Inflation hits another 40-year high. What does that mean for shoppers and the next Fed rate hike?
Prices increased 9.1% from a year earlier, up from an annual rate of 8.6% the prior month and the largest gain since November 1981
Economists surveyed by Bloomberg had estimated inflation would rise to 8.8%.
On a monthly basis, consumer prices increased 1.3%, the largest such leap since 2005, compared with a 1% rise in May.
"Ouch," Ian Shepherdson, chief economist of Pantheon Macroeconomics, wrote in a research note of the latest surge in prices.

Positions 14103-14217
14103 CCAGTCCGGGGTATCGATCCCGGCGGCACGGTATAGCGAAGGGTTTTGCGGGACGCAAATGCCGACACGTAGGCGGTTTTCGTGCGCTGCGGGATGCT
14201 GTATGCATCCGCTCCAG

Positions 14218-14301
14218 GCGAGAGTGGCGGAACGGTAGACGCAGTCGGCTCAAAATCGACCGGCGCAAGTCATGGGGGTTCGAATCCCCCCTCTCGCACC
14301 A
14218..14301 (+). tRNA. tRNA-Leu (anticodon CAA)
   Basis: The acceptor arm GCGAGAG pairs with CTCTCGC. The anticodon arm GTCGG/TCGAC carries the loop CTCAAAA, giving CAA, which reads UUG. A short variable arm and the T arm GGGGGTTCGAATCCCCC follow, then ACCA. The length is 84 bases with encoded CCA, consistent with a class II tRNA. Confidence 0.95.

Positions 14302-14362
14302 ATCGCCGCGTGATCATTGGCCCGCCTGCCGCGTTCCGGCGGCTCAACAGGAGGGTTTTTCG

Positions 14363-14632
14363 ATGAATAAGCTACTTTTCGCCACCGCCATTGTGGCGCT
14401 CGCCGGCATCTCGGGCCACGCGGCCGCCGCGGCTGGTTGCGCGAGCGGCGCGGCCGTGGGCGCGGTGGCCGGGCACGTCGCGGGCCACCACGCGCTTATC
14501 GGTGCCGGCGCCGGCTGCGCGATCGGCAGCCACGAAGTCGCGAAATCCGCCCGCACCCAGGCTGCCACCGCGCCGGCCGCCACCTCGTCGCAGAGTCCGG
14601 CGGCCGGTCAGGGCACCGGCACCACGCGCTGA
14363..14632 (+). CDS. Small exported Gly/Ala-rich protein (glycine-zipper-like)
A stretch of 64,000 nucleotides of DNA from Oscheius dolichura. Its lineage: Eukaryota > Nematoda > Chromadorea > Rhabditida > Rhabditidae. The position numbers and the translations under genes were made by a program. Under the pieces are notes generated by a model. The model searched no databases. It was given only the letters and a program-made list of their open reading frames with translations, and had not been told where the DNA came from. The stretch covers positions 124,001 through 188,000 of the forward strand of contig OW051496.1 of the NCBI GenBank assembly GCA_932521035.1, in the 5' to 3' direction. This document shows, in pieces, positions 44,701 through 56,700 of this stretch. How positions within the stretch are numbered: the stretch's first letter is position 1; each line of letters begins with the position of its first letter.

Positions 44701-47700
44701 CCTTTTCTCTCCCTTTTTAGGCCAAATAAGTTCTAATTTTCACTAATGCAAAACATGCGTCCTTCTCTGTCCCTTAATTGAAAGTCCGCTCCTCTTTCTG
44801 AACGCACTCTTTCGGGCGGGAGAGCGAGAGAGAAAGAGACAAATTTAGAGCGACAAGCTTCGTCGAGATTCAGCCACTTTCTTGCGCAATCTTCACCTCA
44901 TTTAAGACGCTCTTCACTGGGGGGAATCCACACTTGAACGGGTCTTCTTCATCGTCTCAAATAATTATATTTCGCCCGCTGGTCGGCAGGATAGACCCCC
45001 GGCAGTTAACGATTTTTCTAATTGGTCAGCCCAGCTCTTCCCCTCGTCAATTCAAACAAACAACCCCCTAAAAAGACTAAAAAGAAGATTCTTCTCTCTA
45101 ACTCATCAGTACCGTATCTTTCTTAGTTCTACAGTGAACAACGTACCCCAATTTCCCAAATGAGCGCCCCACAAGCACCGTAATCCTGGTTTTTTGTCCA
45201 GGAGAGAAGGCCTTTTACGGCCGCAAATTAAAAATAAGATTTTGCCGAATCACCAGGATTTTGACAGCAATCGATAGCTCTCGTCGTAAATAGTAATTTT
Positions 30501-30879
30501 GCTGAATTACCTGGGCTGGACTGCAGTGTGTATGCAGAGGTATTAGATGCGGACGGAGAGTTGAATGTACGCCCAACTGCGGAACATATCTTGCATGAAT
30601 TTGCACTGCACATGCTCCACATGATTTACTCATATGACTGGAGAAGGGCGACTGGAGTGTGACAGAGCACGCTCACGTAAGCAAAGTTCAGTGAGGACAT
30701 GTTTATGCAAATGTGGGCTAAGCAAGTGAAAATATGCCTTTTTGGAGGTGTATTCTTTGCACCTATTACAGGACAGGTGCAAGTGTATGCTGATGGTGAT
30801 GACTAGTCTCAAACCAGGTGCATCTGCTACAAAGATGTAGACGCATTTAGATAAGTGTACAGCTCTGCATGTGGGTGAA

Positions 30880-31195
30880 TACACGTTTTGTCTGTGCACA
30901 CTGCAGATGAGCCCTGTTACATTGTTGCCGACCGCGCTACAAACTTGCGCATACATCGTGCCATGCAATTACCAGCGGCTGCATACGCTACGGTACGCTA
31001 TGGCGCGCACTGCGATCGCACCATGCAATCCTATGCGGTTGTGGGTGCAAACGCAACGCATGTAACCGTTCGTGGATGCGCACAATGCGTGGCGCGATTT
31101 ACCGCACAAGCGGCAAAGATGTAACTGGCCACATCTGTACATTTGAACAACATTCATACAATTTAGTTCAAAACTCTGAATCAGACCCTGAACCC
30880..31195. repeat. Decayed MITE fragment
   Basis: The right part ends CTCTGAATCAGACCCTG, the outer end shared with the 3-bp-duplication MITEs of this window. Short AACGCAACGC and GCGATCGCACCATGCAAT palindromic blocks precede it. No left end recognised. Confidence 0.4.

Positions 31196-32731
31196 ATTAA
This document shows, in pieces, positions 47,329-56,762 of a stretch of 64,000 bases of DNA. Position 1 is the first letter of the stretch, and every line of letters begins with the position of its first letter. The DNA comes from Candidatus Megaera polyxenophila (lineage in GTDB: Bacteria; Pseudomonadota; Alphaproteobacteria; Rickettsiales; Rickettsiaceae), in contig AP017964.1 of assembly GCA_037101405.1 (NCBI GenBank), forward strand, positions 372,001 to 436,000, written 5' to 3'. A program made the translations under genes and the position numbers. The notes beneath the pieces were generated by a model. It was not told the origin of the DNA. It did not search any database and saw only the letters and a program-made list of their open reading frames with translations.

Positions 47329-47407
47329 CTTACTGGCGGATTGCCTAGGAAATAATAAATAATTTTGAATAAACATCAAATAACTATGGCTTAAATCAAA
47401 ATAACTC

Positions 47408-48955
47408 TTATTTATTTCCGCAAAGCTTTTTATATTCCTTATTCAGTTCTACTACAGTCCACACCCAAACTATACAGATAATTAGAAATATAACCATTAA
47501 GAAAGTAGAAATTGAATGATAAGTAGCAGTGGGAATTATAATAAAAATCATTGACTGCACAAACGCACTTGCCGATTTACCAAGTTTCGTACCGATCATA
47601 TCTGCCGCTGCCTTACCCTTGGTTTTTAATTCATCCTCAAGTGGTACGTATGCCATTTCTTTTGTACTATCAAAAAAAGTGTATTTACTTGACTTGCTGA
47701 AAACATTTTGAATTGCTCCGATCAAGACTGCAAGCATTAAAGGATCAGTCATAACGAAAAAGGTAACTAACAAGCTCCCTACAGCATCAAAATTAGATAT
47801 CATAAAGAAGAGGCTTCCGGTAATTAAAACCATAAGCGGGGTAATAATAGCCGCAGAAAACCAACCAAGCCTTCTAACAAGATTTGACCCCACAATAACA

The report bolsters the Federal Reserve's plans to raise its key interest rate by a hefty three-quarters of a percentage
The development disappointed already dour investors. After the latest figures were released, the Dow Jones Industrial Average sank by more than 300 points.
The S&P 500 fell by 37 points, roughly 1%.
yields on 10-year notes popped. In midmorning trading, they hovered at 3.03%.
une’s surge again was led by gasoline prices, which increased 11.2% from the prior month and 59.9% annually.